Let me suggest why this subject should be of interest to you. The underlying issue Paul is dealing with in Romans 11 is, “Can God’s promises fail if our sin is too great?” God chose the nation of Israel as His people apart from all other nations on earth (Deut. 7:6). Through the prophet Jeremiah, God assured the stubborn nation that was about to go into captivity His promises to Israel could never fail. To dispel the thought that Israel’s sin could lead to their permanent rejection, God added (Jer. 31:37), “Thus says the Lord, ‘If the heavens above can be measured and the foundations of the earth searched out below, then I will also cast off all the offspring of Israel for all that they have done,’ declares the Lord.”

In other words, if God rejects Israel as His people because their sin is too great, then His promises are conditional and can fail. And if His promises to Israel fail, then how can we know that His promises to us will not fail? And since those promises include working all of our trials together for good (8:28) and His promise that no trial can ever cut us off from His love (8:35-39), the question of why God has seemingly rejected Israel becomes very practical! It boils down to can you trust God to do as He promises?

Our failures are never fatal when they cause us to turn to the sovereign grace of God. They are for our good. They are for His glory. Sovereign grace views failure in an entirely new light. I will not ask you if there are failures in your life because I know the answer to this question. But I will ask, “Have you thought that God has given up on you because you have failed?” Do you think that God is only interested in you when you succeed? Then you have completely failed to understand the grace of God. Sovereign grace means that man’s failure is the occasion for God’s grace, if we simply acknowledge our failure, our need, and receive His grace. Grace is never more sweet than it is to one who has failed. Grace is never so distasteful than it is to one who thinks he has been successful.

Sunday June 26, 2022 Romans Week 56 Romans 10:14-21 “So What Is Your Excuse”

Sunday – June 26, 2022

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Word On Worship – Sunday – June 26, 2022

Romans 10:14-15
How, then, can they call on the one they have not believed in? And how can they believe in the one of whom they have not heard? And how can they hear without someone preaching to them? 15 And how can they preach unless they are sent? As it is written, “How beautiful are the feet of those who bring good news!”

The Old and New Testament Scriptures are clear, salvation will come to anyone, Jew or Gentile, who “WILL CALL UPON THE NAME OF THE LORD.” Many see these verses as a “missionary text.” While missions may be inferred from what Paul is teaching, missions are not the goal. If missions were the goal, we would not be finding questions here but commands. The passage is not a reiteration of the Great Commission, but an explanation for the necessity of the Great Commission.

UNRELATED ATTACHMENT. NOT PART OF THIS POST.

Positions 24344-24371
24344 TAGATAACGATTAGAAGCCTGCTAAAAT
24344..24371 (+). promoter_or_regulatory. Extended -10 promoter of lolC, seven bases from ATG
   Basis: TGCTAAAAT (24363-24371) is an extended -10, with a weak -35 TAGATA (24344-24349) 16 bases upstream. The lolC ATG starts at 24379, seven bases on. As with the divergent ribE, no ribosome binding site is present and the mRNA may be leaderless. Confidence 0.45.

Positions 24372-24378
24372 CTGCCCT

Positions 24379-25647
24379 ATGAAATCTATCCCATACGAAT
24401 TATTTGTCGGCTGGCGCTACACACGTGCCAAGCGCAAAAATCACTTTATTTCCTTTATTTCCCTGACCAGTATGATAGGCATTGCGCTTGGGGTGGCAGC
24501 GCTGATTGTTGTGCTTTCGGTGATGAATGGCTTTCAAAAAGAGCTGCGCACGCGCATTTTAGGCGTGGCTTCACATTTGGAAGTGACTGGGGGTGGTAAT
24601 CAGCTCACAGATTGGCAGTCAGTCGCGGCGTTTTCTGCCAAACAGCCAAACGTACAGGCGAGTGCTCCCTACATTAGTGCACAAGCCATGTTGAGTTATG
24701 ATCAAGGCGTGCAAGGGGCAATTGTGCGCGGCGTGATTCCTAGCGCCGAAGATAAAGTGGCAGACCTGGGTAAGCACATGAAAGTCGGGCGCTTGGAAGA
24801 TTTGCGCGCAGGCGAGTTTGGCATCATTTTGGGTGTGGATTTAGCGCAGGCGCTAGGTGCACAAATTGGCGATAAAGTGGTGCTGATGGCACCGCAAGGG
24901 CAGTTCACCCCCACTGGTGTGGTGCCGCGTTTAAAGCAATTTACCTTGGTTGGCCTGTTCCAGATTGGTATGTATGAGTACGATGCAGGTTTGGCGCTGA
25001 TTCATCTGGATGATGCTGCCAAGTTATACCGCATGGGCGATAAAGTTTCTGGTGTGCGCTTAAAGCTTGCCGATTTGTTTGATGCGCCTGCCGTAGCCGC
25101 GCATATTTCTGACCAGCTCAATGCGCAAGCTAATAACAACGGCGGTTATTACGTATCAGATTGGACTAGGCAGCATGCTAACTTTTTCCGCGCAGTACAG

The gospel begins with sending, then there is proclamation, then there is hearing. This should result in heeding, as one calls upon God for salvation. God is sovereign, able to overrule the laws of natur;, and occasionally He does so. But God usually works through normal processes rather than avoiding them. A process is outlined in Romans 8:28-30; a process is also explained in Romans 9-11. God’s work, as outlined in the Bible, is a process. Why should we expect God to avoid the processes He ordained? God uses messengers to proclaim the good news. He has done this in Israel’s past as recorded in the Old Testament. He has done this in the gospel as well, fulfilling the requirement that the gospel be proclaimed so that men may be held accountable for their unbelief.

Those who proclaim the gospel are, in contemporary language, “beautiful people.” Isaiah says the feet of those who proclaim the gospel are beautiful. The one who receives the gospel as good news gladly receives the messenger as having beautiful feet. As a messenger of the gospel, Paul viewed his task as one of great privilege. So should every other messenger. In order for God to hold men responsible for their response to the gospel, the gospel must be proclaimed, and proclaimers must be sent. This is indeed precisely the case. God has sent forth many messengers. Through them Christ has spoken, and the word concerning salvation through Christ has been proclaimed.

The words of Isaiah predicted this and history has shown this prophecy to have been fulfilled. Just as in Isaiah’s day, however, Israel failed to respond to divine revelation as they should have. Isaiah saw Israel’s rejection of his message as typical of her rejection of God’s Word, conveyed through His messengers throughout their history (“our report”). Faith, then, cannot be exercised apart from the hearing of the Word, the gospel, which is the basis for faith and repentance. And if heeding cannot be expected where hearing has not taken place, let all Israel know that God has sent forth His messengers to proclaim the gospel to His people, Israel.